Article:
The Big One

Is Los Angeles ready for it? Probably not. There’s still a lot we don’t know about how structures will survive in such an event.

I found this interesting, from the perspective of my book:

Structural engineers point out that no building will ever be 100 percent safe.

We don’t know what’s going to happen to the ARCO Towers, or any of the other steel moment-frame buildings across Southern California. They could be OK when the Big One hits.

Or maybe the ground motion, soil composition and brittle welds will cause some of them to collapse or partially collapse.

How much of a risk, as a society, are we willing to take? And once we determine that a type of building could be dangerous in an earthquake, when do we act?

I posed this question to Bonowitz, the structural engineer who didn’t think a mandatory retrofit program for WSMF buildings is necessary.

“It’s a little bit crass, but suppose I told you that 99.9 percent of anyone in greater Los Angeles is going to survive the big earthquake. Is that acceptable to you?” he asked.

I told him I thought we should probably try to do everything that we can to save every life.

Bonowitz pushed back.

“I think to posit a large earthquake in an urban environment like Los Angeles and say it’s unacceptable if anybody dies in that earthquake, I think that’s unreasonable,” he said. “Especially if you have limited public money to put toward reducing the losses.”

Yes, we have to make a rational assessment. It’s the price of having a major metroplex in an earthquake zone.

15 thoughts on “The Big One”

  1. Another risk that they most likely haven’t considered are the tsunami from underwater land slides triggered by any major earthquake. In the 1812 Santa Barbara quake they reached up to a 1/2 mile inland.

    1. I think LA should move into ocean.
      One has vast amount of land as the continental shelf.
      So you make the building structure to withstand hurricanes, and a tsunami. And earthquakes are not going to be problem.
      You travel in underwater tubes [like a subway or fast train].
      It’s like Venice but in deeper water. And designed from beginning rather than a long term coping process.

  2. The best we can hope for is no “megadeath” casualty numbers and enough infrastructure to save the survivors if The Big One™ hits. Anything beyond that is a blessing.

  3. I don’t see why they don’t make everyone in Southern California wear a bicycle helmet 24 hours a day. It would certainly save lives, not just in earthquakes but in all sorts of situations. It would cost virtually nothing and it wouldn’t cause any inconvenience. Not even their porn industry could come up with a reason to oppose it.

    You do hit trade offs if you made all Californians wear full Navy firefighting gear at all times. That would certainly save lives during the frequent wildfires caused by failed land management policies and an inability to maintain a first-world electrical grid, but those would have to be balanced against the excess deaths from heatstroke. Plus, people would get really bored with firefighter porn.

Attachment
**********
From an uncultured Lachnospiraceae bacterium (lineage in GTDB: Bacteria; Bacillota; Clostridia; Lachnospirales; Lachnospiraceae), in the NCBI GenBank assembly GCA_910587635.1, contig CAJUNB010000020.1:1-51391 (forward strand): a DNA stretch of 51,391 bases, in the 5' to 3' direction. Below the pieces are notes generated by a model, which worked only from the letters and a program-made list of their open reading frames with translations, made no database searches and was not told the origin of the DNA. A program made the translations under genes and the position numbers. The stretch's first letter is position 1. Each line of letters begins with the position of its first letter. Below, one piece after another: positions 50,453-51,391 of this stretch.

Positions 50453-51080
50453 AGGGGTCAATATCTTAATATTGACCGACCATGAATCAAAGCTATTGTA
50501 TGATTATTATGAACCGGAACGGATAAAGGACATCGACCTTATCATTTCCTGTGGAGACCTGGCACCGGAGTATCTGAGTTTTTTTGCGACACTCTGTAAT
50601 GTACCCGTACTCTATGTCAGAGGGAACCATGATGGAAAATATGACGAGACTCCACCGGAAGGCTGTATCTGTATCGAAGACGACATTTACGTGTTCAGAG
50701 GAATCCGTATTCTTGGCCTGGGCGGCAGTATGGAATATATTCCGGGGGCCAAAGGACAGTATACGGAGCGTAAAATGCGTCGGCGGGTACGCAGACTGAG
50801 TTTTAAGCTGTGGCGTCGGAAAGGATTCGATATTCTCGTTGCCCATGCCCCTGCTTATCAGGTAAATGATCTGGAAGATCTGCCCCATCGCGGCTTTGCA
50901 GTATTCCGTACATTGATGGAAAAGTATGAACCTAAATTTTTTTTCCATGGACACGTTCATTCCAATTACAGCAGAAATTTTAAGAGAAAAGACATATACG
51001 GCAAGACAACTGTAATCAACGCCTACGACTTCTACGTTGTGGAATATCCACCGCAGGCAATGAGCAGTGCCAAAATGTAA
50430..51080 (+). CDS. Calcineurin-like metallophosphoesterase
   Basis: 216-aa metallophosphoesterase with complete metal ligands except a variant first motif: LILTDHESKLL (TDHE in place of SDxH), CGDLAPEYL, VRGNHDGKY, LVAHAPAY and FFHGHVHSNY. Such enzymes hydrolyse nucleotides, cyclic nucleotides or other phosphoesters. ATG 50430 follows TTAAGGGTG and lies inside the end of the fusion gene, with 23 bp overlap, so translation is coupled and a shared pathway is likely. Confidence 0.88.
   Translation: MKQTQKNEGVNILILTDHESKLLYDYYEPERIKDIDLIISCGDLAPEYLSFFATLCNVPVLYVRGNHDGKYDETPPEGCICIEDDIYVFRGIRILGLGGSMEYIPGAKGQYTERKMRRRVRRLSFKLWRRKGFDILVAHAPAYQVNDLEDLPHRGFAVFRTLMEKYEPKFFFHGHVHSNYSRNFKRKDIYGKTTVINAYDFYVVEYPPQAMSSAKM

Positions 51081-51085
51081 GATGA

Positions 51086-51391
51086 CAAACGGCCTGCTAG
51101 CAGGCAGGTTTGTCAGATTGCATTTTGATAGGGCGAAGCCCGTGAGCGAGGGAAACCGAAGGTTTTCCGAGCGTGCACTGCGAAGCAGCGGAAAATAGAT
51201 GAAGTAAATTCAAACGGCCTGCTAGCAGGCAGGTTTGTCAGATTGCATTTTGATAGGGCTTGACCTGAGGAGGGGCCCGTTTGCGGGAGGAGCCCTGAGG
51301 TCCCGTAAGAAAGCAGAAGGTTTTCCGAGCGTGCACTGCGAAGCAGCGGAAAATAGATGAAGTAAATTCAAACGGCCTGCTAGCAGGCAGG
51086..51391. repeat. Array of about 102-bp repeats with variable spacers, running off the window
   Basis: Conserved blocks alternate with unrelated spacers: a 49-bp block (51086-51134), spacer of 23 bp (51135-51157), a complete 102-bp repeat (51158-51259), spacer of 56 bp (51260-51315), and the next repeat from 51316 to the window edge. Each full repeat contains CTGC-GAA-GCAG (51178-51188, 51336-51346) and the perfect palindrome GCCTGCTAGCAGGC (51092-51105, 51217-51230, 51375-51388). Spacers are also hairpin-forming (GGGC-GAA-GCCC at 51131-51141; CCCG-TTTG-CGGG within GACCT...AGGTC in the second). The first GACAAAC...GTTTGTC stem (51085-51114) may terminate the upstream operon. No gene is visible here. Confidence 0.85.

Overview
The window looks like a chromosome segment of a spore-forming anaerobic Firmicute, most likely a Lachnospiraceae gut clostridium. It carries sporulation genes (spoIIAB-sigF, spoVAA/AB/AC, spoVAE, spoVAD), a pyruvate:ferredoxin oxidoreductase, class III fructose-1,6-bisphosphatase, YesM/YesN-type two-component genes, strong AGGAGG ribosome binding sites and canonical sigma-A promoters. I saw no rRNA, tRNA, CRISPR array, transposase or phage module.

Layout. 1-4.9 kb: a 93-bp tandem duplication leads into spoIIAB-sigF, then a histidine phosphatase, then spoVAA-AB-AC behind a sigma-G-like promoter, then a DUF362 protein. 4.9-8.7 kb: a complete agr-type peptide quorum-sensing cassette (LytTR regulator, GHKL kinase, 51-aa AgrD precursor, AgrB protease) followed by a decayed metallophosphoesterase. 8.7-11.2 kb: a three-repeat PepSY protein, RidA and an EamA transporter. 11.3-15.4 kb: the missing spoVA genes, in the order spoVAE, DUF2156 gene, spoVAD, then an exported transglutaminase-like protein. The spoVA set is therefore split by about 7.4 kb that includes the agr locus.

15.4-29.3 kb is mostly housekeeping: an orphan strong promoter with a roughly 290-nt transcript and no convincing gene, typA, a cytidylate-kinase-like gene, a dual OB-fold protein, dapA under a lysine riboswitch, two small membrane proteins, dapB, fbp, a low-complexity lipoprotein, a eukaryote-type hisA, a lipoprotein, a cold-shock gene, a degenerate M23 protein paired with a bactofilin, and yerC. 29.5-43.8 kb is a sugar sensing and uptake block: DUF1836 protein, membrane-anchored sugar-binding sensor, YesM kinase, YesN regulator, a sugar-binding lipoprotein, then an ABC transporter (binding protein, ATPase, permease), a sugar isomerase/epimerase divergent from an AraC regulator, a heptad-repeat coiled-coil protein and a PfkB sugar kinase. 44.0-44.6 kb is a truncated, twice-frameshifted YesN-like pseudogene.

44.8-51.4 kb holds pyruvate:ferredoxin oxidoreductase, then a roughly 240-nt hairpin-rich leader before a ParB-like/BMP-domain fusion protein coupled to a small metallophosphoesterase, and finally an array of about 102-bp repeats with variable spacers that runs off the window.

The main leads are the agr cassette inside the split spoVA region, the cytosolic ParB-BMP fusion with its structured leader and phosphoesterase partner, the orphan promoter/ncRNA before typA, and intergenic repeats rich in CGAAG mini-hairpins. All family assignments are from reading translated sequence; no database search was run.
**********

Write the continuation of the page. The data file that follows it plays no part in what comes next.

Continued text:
But California could certainly do much more to make their geology and terrain safer during Earthquakes. Here in Appalachia we face only a relatively small risk from an overdue New Madrid quake, but we’re still taking the tops off most of our mountains to reduce the risk of landslides, despite the trouble and expense of it. If we lived in California, you’d be able to walk to the top of Yosemite because that is one dangerous angle for a slope, even a granite one.

    But I do think California is headed in the right direction with policies designed to get everyone sleeping outside in tents, and equipping them with painkillers so they can get through even severe injuries during a crisis when the hospitals might be overflowing with idiots who slept indoors near mountain ranges, while eschewing bicycle helmets and firefighting gear as proper sleepwear.

      1. True. I always have to check the URL to see if an article about California is from the LA Times, the SF Chron, or the Babylon Bee, because you can’t tell from the headline or the body of the story.

  4. I was born in California, and grew up there, and I still don’t understand why California does not take earthquakes seriously. Earthquake building codes and preparedness are not the answer; the threat itself must be addressed.

    California needs to address earthquakes the same way it has addressed climate change. Taxes and fees are the answer, just as with carbon. And they will be 100% as effective on stopping earthquakes as they are on stopping climate change.

    Act now, end the threat! Do it for the children.

    1. The problem is all the stress on the plates. It will take more than simple taxes and fees, it will take massive amounts of stress-relieving weed dumped directly into the faults and set on fire.

    2. Taxes are only part of the solution. They also need to sue the Earth for the damage it has caused.

  5. Well, look at it this way: The Big One is a good alternative to the SMOD hitting southern California. Better targeted on illegals and lefties with less collateral damage.

  6. I would have thought that the picture of the slab of highway that collapsed down onto the slab below it would be chilling enough to make everyone serious about quakes since anyone of them could have been on that lower highway.

    Guess not.

    1. Ever ask yourself why your parents said “Never take the low road”? Well, that’s why.

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